Smoking doesn’t only stain teeth; it can also make an impact on the health of your mouth. Dingy stain can be polished off or whitened to improve, but the effects tobacco use causes to the gum tissue can change a smile completely.
The smoke from cigarettes causes the blood vessels in gum tissue and around teeth to atrophy. This deprives oral tissues of the nutrients that they need to reverse gum disease and heal after dental procedures. Healing times are often much longer because of the immune system’s inability to access the gum tissue.
Smiles in smokers typically have teeth that appear long with wide spaces between them. This is because gums begin to recede, exposing more tooth structure and the areas between teeth that are normally filled in by gum tissue. When pockets develop around teeth with gum disease, it is almost impossible to reverse. There may not even be signs of gum disease present, like bleeding or swelling, because the immune system isn’t able to even start the initial process of fighting away the plaque bacteria.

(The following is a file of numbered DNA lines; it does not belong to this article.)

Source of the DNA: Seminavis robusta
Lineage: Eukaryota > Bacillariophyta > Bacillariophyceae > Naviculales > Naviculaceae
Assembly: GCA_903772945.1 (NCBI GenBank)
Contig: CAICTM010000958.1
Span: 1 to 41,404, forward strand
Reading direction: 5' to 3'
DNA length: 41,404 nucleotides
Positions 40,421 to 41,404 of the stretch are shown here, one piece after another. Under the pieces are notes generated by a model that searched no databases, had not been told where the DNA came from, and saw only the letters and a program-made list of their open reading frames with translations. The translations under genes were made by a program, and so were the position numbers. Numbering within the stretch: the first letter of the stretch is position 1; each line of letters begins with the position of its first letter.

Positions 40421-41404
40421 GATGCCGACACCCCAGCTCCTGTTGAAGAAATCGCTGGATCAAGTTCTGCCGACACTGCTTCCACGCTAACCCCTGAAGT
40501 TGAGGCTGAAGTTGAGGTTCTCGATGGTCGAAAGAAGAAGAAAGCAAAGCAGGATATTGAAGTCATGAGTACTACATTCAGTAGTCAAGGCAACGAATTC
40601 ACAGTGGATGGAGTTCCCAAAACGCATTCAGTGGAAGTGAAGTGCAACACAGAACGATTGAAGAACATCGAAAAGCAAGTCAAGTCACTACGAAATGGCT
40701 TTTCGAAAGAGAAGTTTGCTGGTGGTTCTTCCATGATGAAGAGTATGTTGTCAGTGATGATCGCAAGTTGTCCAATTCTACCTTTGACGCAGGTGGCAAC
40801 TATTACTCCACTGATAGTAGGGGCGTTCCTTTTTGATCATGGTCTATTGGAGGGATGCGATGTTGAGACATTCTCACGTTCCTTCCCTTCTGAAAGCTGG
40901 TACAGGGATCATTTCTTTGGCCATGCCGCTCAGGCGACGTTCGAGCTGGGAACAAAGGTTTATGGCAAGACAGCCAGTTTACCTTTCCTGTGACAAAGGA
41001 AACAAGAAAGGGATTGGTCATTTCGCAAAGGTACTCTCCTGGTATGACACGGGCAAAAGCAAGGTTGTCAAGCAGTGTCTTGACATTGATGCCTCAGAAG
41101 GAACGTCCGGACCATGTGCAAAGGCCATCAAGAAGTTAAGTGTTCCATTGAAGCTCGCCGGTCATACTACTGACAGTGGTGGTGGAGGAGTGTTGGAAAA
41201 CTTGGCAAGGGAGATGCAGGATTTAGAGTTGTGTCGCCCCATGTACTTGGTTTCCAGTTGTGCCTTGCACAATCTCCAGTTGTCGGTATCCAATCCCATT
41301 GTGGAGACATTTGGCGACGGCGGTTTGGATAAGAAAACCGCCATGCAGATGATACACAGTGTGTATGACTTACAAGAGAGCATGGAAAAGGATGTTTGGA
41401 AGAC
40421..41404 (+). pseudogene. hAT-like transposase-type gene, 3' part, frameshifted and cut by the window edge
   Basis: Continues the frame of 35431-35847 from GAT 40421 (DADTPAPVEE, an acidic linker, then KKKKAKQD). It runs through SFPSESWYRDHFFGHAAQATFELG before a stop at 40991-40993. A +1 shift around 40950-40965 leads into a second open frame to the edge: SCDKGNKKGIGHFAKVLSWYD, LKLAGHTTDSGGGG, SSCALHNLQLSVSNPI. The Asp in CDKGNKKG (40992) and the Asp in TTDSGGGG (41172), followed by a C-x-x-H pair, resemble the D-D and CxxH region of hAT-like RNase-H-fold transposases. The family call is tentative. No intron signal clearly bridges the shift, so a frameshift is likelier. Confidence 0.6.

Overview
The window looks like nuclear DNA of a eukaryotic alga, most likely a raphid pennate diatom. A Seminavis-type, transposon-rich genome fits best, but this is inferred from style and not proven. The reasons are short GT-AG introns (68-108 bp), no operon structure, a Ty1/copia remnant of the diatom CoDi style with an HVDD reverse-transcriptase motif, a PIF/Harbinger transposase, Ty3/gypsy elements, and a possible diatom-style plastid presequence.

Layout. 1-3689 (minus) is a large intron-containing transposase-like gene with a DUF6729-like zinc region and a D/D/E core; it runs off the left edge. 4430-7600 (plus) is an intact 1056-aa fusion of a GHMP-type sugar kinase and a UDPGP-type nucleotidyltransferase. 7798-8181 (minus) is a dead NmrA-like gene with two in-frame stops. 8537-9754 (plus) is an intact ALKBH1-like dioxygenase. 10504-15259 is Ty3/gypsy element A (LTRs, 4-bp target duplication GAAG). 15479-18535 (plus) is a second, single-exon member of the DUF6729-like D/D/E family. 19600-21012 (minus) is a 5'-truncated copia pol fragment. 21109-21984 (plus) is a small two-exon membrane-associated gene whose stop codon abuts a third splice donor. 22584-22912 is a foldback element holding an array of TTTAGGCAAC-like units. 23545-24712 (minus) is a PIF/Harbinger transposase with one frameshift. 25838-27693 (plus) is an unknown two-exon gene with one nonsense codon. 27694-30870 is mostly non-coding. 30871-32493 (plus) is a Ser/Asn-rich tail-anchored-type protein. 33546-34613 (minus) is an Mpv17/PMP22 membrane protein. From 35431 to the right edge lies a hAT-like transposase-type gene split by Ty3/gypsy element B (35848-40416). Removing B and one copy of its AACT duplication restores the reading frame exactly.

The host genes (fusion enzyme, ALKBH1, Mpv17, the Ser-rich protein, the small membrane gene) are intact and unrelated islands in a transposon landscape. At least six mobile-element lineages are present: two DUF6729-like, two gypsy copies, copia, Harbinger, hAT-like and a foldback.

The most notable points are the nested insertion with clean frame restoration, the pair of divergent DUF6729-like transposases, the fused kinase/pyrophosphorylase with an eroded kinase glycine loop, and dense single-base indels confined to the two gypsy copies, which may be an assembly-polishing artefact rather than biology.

Research shows that giving up smoking can help gum tissue to reattach to tooth surfaces. (1) This means that even if you are just now diagnosed with gum disease, giving up smoking can help you and your dentist treat the condition. Otherwise it is just a continuous battle that so often results in the loss of teeth, and then a smile.
1. Rosa EF, Corraini P, de Carvalho VF, Inoue G, Gomes EF, Lotufo JP, De Micheli G, Pannuti CM.; A prospective 12-month study of the effect of smoking cessation on periodontal clinical parameters.; J Clin Periodontol. 2011 Jun;38(6):562-71. doi: 10.1111/j.1600-051X.2011.01723.x. Epub 2011 Apr 13.